The notional journeys outlined in the November 2016 talk would require 80 to 150 days of transit time,[49] with an average trip time to Mars of approximately 115 days (for the nine synodic periods occurring between 2020 and 2037).[34] In 2012, Musk stated an aspirational price goal for such a trip might be on the order of US$500,000 per person,[10] but in 2016 he mentioned that long-term costs might become as low as US$200,000.[49]

As of September 2016, the complex project has financial commitments only from SpaceX and Musk's personal capital. The Washington Post pointed out that "The [US] government doesn't have the budget for Mars colonization. Thus, the private sector would have to see Mars as an attractive business environment. Musk is willing to pour his wealth into the project" but it will not be enough to build the colony he envisions.[64]

In March 2019, Musk suggested it would be theoretically possible for a self-sustaining city on Mars to emerge by 2050.[65]

Outer planet conceptsEdit

 
Artist's impression of the ITS spacecraft (2016) over Saturn.

The overview presentation on the Mars architecture given by Musk in September 2016 included concept slides outlining missions to the Saturnian moon Enceladus, the Jovian moon Europa, Kuiper belt objects, a fuel depot on Pluto and even the uses to take payloads to the Oort Cloud.[37] "Musk said ... the system can open up the entire Solar System to people. If fuel depots based on this design were put on asteroids or other areas around the Solar System, people could go anywhere they wanted just by planet or moon hopping. 'The goal of SpaceX is to build the transport system ... Once that transport system is built, then there is a tremendous opportunity for anyone that wants to go to Mars to create something new or build a new planet.'"[7] Outer planet trips would likely require propellant refills at Mars, and perhaps other locations in the outer Solar System.[49] Plans for the 2018 Starship have reiterated the idea of using it for missions to outer planets.[31]

FundingEdit

The extensive development and manufacture of much of the space transport technology has been through 2016, and is being privately funded by SpaceX. The entire project is even possible only as a result of SpaceX multi-faceted approach focusing on the reduction of launch costs.[37]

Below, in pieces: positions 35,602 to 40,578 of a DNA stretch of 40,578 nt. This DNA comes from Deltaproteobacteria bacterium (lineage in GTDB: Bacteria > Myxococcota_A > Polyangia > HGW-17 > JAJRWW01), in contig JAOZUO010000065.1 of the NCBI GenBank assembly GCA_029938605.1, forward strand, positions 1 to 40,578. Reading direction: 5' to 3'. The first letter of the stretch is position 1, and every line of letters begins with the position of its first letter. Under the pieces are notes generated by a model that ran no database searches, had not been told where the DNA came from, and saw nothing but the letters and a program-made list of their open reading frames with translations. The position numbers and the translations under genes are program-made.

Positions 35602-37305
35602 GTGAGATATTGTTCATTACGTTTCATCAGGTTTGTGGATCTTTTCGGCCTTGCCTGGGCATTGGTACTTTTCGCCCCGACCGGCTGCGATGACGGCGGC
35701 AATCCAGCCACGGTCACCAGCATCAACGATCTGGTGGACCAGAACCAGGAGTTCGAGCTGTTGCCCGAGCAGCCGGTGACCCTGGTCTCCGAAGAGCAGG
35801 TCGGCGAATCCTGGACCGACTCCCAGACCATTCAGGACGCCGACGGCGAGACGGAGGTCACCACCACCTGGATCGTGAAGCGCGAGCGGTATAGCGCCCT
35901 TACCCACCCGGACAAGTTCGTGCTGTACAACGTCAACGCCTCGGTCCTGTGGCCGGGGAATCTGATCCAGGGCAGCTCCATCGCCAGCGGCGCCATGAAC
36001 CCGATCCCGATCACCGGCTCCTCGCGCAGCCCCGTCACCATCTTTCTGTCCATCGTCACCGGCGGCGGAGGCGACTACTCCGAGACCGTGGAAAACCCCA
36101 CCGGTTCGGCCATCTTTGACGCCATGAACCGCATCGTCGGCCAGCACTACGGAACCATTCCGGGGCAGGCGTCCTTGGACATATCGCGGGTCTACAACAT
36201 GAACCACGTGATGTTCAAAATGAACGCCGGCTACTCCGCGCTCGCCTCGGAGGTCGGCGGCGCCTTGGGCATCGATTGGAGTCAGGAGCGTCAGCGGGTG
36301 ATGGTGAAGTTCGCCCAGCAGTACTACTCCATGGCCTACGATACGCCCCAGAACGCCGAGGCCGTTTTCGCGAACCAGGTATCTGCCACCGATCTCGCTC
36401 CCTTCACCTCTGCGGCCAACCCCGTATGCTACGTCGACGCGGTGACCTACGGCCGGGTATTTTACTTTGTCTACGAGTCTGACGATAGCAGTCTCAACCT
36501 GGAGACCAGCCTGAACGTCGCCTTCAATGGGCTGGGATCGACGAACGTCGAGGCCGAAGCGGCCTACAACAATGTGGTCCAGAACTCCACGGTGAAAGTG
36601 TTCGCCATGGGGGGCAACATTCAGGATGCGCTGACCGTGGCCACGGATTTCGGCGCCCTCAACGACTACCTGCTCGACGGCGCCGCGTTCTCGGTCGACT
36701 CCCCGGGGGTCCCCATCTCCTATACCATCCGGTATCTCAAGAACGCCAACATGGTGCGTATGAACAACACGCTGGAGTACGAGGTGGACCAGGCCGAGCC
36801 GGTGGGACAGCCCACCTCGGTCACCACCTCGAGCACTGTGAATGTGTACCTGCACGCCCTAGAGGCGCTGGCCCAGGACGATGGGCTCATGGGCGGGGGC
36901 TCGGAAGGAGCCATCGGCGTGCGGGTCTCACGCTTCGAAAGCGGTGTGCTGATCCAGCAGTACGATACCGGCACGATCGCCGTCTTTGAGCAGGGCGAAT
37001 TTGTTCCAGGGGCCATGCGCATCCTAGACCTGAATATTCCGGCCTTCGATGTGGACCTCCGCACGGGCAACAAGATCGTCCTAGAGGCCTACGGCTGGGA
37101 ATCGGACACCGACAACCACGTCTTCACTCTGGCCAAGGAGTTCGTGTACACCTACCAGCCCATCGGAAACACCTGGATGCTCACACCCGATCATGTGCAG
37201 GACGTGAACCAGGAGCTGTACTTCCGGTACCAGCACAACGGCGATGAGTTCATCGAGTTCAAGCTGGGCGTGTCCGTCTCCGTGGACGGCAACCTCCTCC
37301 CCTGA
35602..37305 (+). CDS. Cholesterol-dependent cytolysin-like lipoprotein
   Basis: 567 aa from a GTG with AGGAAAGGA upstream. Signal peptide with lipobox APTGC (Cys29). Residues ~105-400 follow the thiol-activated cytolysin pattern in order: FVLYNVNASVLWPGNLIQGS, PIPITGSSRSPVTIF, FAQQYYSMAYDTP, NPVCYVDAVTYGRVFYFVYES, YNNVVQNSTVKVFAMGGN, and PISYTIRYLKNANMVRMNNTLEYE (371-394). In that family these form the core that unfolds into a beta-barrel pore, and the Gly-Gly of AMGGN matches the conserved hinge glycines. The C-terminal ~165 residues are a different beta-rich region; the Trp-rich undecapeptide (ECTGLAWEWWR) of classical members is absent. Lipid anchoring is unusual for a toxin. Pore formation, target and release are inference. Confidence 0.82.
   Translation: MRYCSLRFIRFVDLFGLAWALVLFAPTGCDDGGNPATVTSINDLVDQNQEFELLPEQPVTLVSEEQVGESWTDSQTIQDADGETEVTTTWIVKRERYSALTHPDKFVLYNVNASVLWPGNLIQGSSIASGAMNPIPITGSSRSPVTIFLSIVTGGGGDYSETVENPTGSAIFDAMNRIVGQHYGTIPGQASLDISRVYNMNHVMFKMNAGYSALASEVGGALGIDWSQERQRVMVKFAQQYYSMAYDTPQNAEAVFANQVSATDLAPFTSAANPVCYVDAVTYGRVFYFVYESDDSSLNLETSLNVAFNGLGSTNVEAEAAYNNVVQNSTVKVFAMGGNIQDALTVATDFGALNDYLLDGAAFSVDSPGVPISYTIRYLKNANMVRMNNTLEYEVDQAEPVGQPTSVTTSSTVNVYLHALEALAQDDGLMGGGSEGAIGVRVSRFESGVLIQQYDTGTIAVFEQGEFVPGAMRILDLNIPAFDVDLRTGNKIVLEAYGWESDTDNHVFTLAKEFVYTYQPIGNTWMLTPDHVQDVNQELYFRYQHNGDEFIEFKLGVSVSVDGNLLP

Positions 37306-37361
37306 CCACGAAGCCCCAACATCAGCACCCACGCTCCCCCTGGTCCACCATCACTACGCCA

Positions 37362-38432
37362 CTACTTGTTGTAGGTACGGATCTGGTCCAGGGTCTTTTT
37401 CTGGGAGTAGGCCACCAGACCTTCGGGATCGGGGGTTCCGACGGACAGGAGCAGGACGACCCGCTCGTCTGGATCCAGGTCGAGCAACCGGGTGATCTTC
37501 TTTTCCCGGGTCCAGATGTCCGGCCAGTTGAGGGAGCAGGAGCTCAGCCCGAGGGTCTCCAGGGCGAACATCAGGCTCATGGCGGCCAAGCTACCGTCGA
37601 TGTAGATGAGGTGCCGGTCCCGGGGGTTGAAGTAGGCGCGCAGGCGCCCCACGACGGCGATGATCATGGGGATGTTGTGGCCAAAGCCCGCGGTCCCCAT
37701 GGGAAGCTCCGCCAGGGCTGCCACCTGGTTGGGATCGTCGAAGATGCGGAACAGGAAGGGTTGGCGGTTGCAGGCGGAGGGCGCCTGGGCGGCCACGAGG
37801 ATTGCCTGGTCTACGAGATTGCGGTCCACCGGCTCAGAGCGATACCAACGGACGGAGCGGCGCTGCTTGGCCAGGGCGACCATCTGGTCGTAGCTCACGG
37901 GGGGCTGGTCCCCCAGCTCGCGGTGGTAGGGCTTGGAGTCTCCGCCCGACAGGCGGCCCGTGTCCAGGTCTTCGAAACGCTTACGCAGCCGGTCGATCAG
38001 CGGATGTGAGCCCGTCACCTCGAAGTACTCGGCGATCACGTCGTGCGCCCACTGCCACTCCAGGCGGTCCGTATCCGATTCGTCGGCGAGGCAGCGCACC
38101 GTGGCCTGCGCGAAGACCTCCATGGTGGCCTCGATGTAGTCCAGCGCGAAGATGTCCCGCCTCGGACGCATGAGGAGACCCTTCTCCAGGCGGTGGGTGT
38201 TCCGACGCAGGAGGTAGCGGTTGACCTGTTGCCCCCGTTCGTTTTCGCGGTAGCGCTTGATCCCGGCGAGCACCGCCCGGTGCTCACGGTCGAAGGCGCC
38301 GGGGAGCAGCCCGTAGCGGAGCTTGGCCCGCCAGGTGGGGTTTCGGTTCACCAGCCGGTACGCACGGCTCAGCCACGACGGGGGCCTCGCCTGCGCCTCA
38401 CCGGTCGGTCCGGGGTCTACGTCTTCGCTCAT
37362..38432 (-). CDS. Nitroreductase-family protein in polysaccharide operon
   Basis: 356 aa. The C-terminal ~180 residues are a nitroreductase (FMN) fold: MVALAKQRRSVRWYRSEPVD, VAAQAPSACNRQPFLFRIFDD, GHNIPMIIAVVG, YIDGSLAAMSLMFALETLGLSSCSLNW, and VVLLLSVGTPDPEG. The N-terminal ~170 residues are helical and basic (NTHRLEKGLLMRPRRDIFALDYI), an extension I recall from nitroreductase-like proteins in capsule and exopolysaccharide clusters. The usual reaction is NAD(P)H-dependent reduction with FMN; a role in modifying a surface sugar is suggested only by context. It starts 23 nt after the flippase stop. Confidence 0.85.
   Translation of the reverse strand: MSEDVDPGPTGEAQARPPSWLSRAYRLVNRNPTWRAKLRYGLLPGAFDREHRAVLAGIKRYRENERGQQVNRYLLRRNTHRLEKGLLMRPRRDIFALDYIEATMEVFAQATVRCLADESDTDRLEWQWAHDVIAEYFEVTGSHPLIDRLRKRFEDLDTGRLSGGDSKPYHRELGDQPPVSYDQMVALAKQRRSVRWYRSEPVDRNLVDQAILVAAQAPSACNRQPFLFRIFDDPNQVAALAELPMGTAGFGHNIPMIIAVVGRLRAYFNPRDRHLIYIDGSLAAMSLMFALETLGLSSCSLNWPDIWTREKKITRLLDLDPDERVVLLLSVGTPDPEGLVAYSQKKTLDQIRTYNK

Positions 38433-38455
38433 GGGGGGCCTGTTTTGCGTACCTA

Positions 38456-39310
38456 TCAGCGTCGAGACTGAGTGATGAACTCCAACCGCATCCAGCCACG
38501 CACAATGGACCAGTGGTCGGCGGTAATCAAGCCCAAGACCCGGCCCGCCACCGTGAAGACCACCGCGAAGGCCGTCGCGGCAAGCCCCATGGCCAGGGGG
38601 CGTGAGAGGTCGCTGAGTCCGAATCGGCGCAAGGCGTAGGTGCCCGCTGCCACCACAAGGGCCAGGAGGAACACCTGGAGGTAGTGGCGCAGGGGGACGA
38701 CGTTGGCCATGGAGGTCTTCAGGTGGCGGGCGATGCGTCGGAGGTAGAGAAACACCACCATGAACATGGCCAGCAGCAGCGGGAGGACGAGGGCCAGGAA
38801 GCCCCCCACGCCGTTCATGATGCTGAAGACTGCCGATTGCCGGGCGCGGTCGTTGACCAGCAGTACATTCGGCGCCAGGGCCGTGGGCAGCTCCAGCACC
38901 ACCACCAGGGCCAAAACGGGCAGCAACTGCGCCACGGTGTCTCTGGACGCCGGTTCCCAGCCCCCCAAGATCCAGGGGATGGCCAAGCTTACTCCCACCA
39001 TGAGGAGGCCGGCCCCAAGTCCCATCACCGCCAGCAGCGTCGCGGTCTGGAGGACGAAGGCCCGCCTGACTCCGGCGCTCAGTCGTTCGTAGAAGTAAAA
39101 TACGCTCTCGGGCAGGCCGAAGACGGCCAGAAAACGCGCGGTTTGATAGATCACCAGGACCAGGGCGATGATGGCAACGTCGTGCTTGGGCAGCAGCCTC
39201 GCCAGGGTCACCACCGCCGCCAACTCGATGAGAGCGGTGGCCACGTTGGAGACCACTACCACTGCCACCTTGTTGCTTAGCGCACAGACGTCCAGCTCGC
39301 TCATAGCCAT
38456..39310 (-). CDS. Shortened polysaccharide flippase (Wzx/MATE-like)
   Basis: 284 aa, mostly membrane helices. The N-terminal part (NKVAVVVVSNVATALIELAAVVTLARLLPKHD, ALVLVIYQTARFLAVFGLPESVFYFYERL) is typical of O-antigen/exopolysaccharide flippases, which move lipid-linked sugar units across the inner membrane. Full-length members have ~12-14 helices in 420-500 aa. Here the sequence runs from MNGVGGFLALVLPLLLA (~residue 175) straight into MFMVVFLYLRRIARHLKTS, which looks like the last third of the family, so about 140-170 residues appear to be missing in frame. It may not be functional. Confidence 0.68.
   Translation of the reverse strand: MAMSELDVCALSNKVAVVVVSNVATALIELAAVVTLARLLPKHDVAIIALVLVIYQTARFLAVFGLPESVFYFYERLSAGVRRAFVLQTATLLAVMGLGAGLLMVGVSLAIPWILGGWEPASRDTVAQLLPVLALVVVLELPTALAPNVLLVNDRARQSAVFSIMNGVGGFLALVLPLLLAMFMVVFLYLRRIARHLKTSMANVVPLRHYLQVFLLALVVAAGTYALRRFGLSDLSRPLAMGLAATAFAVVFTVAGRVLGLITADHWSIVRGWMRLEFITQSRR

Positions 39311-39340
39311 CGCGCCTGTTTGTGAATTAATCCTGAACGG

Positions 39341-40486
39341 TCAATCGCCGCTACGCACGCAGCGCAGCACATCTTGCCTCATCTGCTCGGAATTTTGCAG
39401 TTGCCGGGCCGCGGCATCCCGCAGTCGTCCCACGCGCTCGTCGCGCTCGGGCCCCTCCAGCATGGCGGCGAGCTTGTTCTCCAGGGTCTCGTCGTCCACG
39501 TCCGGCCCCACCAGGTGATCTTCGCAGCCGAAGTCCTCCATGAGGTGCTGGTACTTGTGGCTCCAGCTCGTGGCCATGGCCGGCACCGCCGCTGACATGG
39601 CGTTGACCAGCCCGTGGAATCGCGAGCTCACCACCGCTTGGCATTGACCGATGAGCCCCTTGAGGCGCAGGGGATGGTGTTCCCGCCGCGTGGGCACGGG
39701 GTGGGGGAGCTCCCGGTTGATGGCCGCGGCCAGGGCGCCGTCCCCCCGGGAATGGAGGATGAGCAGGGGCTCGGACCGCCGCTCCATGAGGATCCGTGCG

As of October 2016, SpaceX was expending "a few tens of millions of dollars annually on development of the Mars transport concept, which amounts to well under 5 percent of the company’s total expenses",[49] but expects that figure to rise to some US$300 million per year by around 2018. The cost of all work leading up to the first Mars launch was expected to be "on the order of US$10 billion"[49] and SpaceX expected to expend that much before it generates any transport revenue.[6] No public update of total costs before revenue was given in 2017 after SpaceX redirected to the small launch vehicle design of the BFR.

Musk indicated in September 2016 that the full build-out of the Mars colonialization plans would likely be funded by both private and public funds. The speed of commercially available Mars transport for both cargo and humans will be driven, in large part, by market demand as well as constrained by the technology development and development funding.[6][49] In October 2017, he reiterated that "the actual establishment of a base was something that would be handled largely by other companies and organizations. ... 'Our goal is get you there and ensure the basic infrastructure for propellant production and survival is in place', he said, comparing the BFR to the transcontinental railways of the 19th century. 'A vast amount of industry will need to be built on Mars by many other companies and millions of people'.[66][67]

In 2016, Elon Musk stated that there is no expectation of receiving NASA contracts for any of the Mars architecture system work, but affirmed that such contracts would be good.[68]

SpaceX tentative calendar for Mars missionsEdit

In 2016 SpaceX announced that there would be a number of early missions to Mars prior to the first trip of the new large composite-structure spacecraft. The early missions are planned to collect essential data to refine the design, and better select landing locations based on the availability of extraterrestrial resources such as water and building materials.[25]

2016 plansEdit